What happens when you have an idea for a conference talk but don’t have the technical expertise to back it up? And what if you think the things you plan to do with certain technologies can be done but aren’t 100% certain? Do you submit anyway and risk failure or just save the idea for another time? That was me when the submissions for vBrownBag TechTalks opened for VMworld 2019 US this past May. The talks could be 12 minutes or 27 minutes but were meant to be short. Could I get 12 minutes of content out of something I had never actually done? Maybe…?
I started by creating a formal summary for the talk based on the idea. Here’s what I came up with:
Many people have adopted Pi-hole as an ad-blocking solution for a home network. While it did make browsing the web faster at my house, I found the web interface lacking truly useful information. Rather than dig through logs on my own, I decided to push the logs to Wavefront and do some metrics analysis. We’ll talk about the steps needed to get Pi-hole data to Wavefront and how to use Wavefront for more insight into what’s really been happening on your home network.
It sounded like something no one else would be submitting. I knew from previous years that early submission is best (if I intended to do it). Submitting in May would give me until late August to learn whatever was needed to give this talk, right? It would force me to learn something new and give me a deadline. I thought Wavefront and Pi-Hole were interesting enough to go for it, so I submitted the talk.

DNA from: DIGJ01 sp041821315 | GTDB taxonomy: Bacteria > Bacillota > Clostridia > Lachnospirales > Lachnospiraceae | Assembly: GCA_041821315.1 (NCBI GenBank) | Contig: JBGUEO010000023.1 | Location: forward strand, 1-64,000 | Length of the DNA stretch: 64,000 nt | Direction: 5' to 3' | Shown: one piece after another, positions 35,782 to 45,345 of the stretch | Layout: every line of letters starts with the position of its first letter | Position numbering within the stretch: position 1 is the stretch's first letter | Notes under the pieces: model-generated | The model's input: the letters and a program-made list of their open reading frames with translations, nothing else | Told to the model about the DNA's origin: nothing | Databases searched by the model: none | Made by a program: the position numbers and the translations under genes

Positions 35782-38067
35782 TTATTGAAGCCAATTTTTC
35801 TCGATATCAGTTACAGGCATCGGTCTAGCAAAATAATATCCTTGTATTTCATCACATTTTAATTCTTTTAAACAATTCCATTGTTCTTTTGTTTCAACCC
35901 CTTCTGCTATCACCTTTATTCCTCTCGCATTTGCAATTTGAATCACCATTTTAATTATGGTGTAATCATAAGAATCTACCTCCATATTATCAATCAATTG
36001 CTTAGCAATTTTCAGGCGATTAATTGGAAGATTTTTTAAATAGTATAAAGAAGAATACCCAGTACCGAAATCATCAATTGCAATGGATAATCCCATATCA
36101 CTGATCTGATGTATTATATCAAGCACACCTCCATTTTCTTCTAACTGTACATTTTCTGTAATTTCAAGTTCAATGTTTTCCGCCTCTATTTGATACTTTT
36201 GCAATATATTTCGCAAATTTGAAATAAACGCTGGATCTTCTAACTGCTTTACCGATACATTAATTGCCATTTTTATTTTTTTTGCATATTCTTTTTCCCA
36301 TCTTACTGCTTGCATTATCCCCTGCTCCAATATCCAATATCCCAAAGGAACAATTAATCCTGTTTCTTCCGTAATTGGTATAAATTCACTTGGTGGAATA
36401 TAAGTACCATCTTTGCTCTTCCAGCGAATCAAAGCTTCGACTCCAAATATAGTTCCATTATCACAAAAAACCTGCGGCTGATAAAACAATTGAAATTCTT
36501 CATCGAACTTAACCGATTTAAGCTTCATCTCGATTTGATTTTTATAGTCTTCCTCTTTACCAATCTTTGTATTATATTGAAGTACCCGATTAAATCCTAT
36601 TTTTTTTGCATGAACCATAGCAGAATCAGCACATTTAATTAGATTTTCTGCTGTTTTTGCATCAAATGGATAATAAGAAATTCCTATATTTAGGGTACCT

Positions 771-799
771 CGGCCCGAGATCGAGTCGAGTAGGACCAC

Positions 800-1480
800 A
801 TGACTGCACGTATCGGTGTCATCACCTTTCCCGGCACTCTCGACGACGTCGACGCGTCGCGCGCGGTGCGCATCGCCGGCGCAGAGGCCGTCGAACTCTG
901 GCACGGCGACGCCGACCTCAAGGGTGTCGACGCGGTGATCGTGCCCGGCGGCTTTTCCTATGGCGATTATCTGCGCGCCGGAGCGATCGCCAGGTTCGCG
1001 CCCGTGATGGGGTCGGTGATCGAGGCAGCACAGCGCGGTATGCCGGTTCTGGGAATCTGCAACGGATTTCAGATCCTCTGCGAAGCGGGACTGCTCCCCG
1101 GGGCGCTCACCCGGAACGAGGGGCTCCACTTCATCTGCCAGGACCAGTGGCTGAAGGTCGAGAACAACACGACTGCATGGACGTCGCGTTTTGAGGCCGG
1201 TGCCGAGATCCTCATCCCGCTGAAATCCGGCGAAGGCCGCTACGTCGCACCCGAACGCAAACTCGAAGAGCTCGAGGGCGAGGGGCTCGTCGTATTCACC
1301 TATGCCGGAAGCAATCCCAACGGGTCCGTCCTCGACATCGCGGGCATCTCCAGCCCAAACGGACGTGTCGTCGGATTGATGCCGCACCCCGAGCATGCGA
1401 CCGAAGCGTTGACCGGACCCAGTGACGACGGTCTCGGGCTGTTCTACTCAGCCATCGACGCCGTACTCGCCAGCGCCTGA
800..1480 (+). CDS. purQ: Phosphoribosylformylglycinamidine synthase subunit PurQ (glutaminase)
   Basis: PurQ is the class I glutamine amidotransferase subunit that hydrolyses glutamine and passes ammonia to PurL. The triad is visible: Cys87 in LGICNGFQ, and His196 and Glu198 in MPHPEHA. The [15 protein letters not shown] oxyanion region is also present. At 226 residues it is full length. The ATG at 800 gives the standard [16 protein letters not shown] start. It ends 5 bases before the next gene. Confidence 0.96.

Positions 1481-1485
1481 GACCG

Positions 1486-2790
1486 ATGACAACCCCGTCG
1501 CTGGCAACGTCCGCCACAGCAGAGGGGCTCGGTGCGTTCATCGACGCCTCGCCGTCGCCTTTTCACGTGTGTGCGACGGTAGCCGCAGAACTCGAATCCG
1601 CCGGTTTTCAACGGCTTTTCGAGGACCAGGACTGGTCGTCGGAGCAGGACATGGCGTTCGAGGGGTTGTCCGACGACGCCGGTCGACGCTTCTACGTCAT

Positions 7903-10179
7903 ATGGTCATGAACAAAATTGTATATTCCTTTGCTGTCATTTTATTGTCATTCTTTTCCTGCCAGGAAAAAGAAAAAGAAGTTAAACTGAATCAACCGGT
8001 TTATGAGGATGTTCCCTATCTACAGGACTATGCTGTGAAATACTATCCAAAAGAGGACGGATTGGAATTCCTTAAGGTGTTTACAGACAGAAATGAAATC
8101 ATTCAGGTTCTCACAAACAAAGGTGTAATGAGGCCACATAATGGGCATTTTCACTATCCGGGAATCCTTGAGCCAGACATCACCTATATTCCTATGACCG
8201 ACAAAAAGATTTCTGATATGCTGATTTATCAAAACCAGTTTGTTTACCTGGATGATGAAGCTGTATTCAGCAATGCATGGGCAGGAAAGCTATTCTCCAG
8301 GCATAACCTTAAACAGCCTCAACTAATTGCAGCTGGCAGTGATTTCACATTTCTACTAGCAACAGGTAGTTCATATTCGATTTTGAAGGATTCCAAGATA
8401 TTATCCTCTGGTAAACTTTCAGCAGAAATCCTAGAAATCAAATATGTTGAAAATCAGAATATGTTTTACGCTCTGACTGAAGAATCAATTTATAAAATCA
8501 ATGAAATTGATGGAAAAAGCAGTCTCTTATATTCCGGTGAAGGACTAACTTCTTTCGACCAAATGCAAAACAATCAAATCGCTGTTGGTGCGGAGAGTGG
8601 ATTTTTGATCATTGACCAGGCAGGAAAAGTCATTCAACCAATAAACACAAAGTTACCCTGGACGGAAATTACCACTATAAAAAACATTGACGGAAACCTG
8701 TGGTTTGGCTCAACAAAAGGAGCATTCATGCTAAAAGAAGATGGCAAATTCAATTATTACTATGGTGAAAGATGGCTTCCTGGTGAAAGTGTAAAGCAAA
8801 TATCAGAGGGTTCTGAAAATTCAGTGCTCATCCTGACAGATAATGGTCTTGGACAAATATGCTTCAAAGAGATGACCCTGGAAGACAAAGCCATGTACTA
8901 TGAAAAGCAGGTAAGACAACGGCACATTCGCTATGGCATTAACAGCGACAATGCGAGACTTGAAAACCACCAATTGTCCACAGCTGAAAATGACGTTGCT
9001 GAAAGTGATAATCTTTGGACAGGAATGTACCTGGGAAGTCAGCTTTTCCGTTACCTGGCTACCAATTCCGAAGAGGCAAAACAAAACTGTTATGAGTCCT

At this point I did not know for sure if the submission would be accepted, but that didn’t keep me from starting. Even if the talk did not get accepted, I could still pursue the idea as time allowed. After some initial research, I reached out to Bill Roth for direction and to get started down the right path on this project. Kudos to him for letting me pick his brain a little. I figured the best way to learn was to go step by step and blog about my progress. That launched a blog series that you can follow starting with this post.
The Biggest Hurdles
As I worked through technical challenges along the way, the two largest were verifying the logs made it to the Wavefront proxy and learning how to use and debug GROK patterns (completely new to me). I had a lot of help from Vasily Vorontsov at this stage, and I am thankful he was willing to help.
As we all know, running into technical hurdles can cause unexpected delays. I worked on the screenshots and graphs in Wavefront for this presentation all the way up to the night before I gave it. In fact, my wife got extremely ill right before I was supposed to leave for San Francisco, but she forced me to leave so I would not miss the chance to give this talk after all the preparation.
I ran through the presentation a few times to ensure I could get it under the 12 minute limit and made a few Powerpoint notes to help me remember certain things. When they started the timer and told me to go for it (i.e. they started recording and the 12 minute countdown), I quickly realized I could not see the speaker notes in Powerpoint. But there was no time to change it. I figured at that point I would either sink or swim based on what I knew.
So here it is…a 12-minute presentation that took many hours of work to create. I hope it will be helpful to others in the community. Maybe one day there will be an extended version after I can make more progress.
If you would like a copy of the slides from the presentation above, you can find them on my GitHub page. I would like to say a special thanks to Aaron Bolthouse, Bill Roth, and Vasily Varontsov for their help as I was pursuing the technical work needed to prepare for this presentation. Without their help, it never would have happened.
This blog is part 5 in a series on analyzing Pi-hole log data with Wavefront. Check out the other posts in the series:
- Part 1 – Creating a Wavefront Proxy in AWS
- Part 2 – Shipping Pi-hole Logs to a Wavefront Proxy
- Part 3 – Verifying Wavefront Proxy Log Ingestion
- Part 4 – Fishing for Wavefront Metrics with Grok Patterns
- Part 5 – This post
- Part 6 – Coming soon!